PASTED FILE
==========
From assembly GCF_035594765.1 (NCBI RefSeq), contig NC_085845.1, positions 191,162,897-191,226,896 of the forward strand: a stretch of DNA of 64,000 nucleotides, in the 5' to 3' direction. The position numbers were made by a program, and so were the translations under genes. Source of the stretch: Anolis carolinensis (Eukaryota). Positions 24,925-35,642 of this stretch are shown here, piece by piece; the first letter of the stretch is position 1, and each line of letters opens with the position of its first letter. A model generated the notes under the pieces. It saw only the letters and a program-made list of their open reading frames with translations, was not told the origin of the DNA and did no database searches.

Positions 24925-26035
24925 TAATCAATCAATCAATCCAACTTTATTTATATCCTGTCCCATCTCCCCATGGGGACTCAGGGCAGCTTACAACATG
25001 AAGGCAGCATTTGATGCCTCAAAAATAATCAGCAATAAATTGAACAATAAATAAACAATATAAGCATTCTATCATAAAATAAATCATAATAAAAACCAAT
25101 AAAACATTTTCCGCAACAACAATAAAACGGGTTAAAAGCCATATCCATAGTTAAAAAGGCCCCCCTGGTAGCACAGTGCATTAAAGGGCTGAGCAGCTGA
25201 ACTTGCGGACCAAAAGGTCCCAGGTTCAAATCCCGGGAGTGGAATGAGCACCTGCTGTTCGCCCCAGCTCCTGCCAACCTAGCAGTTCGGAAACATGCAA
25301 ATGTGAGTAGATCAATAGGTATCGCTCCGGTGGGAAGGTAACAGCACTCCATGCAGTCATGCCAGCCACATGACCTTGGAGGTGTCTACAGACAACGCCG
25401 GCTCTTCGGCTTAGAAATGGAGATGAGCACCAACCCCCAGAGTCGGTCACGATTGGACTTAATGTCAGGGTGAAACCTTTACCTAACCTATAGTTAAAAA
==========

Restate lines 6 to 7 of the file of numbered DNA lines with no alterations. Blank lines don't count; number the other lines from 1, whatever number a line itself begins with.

25201 ACTTGCGGACCAAAAGGTCCCAGGTTCAAATCCCGGGAGTGGAATGAGCACCTGCTGTTCGCCCCAGCTCCTGCCAACCTAGCAGTTCGGAAACATGCAA
25301 ATGTGAGTAGATCAATAGGTATCGCTCCGGTGGGAAGGTAACAGCACTCCATGCAGTCATGCCAGCCACATGACCTTGGAGGTGTCTACAGACAACGCCG